Recently released for its 40th anniversary, Harry Harrison's Make Room! Make Room! gives us another version of the Big Apple in decay. The events are no less ecological, though the cause is man-made this time.
It's the future, the end of the millennium. You'll have to forgive a book written in the 1960's for getting the future of 1999 wrong, though in many ways the book does correctly understand some of the problems we're facing today. Harrison's premise was that the US was unconcerned with population control and that short-sidedness led to a planet where the people outstripped the resources. Greenhouse gases have ruined rich agricultural farmland, food and water is scarce, New York city is under a constant heat wave. As Harrison paints it, only the date of this scenario might be wrong as we may still be headed in this direction under global warming.
I have to break the review here to interject that this book was nothing like I had remembered it to be. I had this strange sense of double deja vu because there are familiar elements in the story that echoed both a movie adaptation of this book and the sudden realization that my disappointment was the same I felt when I first read this book as a teen. The movie was Soylent Green, and the disappointment I felt then as now was that there is no such thing as Soylent Green in the book. That is to say, if you've seen the movie and you think you know what the book is about, you don't.
Harrison tells the story of a police detective named Andy Rusch who investigates a case of murder that was nothing more than a crime of opportunity. The problem is that the corrupt politicos believe there's something deeper going on and Andy's forced to follow-through on the investigation beyond when it should have been dropped. There's a girl involved, a gangster's moll, who takes up with Andy once she's out of her meal ticket. And darting through the story is the thug on the lam who shows us the seamier underside of a New York Harbor clogged with decommissioned Liberty Ships used as emergency housing for the world's refugees.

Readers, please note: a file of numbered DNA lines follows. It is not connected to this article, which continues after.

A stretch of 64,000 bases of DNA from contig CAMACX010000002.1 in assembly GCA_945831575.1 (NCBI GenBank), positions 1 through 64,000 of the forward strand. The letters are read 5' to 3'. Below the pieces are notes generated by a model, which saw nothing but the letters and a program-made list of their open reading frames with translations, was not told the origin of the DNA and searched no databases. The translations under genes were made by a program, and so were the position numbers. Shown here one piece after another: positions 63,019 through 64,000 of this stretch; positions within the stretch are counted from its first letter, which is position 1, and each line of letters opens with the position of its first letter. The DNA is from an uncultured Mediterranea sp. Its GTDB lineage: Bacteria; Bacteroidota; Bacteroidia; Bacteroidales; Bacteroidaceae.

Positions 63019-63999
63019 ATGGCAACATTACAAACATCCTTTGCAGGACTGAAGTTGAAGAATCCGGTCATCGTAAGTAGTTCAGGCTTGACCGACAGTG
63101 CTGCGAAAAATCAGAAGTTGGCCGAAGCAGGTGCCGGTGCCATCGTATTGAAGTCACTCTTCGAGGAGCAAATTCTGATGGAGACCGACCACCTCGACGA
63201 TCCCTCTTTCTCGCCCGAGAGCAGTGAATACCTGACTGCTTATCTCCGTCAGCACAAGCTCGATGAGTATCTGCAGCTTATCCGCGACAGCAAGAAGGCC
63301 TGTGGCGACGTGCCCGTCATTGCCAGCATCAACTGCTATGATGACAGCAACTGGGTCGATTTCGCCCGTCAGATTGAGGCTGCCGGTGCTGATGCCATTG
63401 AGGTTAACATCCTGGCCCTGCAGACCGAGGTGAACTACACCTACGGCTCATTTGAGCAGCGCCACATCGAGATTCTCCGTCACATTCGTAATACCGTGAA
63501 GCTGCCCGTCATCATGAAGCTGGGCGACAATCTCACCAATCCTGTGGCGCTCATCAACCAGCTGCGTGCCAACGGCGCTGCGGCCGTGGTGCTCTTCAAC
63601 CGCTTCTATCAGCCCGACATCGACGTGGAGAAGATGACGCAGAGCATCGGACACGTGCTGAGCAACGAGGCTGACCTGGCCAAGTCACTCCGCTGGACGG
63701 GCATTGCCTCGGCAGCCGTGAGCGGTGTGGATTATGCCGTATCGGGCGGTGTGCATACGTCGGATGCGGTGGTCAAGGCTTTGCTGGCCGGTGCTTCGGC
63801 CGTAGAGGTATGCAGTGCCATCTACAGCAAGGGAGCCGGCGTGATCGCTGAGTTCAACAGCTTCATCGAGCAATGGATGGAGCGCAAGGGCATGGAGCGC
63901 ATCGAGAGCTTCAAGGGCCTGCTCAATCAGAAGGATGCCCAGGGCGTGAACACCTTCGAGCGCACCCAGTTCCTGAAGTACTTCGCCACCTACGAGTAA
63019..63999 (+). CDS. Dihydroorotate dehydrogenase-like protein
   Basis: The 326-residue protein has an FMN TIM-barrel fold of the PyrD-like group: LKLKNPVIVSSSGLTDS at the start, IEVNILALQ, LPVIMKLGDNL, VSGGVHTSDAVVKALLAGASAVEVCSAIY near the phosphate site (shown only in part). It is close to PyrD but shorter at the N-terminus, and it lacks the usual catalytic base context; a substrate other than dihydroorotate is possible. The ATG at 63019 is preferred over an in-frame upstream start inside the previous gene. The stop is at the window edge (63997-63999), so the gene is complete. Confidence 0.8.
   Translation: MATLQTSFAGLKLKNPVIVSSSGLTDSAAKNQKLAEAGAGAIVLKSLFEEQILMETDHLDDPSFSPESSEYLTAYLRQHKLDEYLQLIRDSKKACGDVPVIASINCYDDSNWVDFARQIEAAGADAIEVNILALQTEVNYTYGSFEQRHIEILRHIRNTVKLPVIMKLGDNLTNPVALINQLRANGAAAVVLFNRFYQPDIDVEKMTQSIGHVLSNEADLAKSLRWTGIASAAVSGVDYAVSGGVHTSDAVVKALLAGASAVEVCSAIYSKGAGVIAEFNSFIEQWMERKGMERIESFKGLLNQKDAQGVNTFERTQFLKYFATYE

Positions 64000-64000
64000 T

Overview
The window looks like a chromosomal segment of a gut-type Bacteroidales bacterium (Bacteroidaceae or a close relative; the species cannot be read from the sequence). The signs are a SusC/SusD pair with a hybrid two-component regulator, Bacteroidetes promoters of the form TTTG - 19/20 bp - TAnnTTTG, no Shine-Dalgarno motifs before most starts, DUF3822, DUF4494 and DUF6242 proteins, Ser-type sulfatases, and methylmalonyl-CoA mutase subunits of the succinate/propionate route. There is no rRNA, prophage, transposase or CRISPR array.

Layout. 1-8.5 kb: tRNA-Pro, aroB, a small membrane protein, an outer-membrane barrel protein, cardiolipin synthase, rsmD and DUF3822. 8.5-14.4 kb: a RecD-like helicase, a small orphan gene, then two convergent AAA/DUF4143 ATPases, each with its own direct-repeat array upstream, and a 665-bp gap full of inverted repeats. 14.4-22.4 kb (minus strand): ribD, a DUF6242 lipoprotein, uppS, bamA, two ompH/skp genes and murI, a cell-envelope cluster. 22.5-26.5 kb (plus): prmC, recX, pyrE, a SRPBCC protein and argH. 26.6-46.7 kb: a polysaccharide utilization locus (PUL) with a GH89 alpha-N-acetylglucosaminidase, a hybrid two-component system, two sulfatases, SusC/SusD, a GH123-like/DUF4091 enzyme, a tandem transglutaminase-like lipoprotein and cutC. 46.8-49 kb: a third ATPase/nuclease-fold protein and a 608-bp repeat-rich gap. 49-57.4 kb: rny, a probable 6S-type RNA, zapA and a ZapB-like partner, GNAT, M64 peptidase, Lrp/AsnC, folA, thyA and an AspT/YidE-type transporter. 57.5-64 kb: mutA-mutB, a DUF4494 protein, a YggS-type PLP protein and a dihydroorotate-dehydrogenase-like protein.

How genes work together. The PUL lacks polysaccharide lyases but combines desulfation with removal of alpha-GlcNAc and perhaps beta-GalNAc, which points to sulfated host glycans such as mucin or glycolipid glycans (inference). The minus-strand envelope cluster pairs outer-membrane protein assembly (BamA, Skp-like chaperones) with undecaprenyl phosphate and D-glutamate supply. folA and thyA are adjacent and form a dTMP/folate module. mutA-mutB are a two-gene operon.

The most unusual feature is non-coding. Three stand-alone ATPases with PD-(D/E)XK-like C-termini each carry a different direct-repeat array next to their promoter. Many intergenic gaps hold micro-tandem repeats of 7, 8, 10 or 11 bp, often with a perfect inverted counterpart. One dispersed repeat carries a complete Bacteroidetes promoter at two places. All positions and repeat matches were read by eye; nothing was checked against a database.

What Harrison has done is graft a noir-ish crime story onto a New York City that has collapsed under the weight of its population. It's a dirty, ugly world with rationed water, no electricity, a black market for produce and meat, and corruption at every level of government. Where the dead and the gone gives us the quick death of NYC Make Room! Make Room! gives us the tail end of the long, slow demise. Both versions, as written, are equally plausible portraits of a metropolitan city in decay.
But in a head-to-head grudge match it's Pfeffer's book hands down as the better read. Pfeffer's book continues to draw out the disaster in diary format, one day at a time, inviting the reader to put themselves in Alex's shoes in deciding whether or not he's made the right decisions. the dead and the gone deals somewhat flatly with Alex as a protector of his sisters and there is little for him emotionally. Harrison's book has a more balanced emotional story at it's heart with Andy questioning love and what it means to live in this rotten world, but in imagining the worst aspects of his world into our future he retained some ugly racial and sexist stereotypes that, while "authentic" for a reader back in 1966, detract from the story.
the dead and the gone
by Susan Beth Pfeffer
Harcourt Children's Books 2008
Life As We Knew It
by Susan Beth Pfeffer
Harcourt Children's Books 2006
Make Room! Make Room!
by Harry Harrison
Tor Books 2008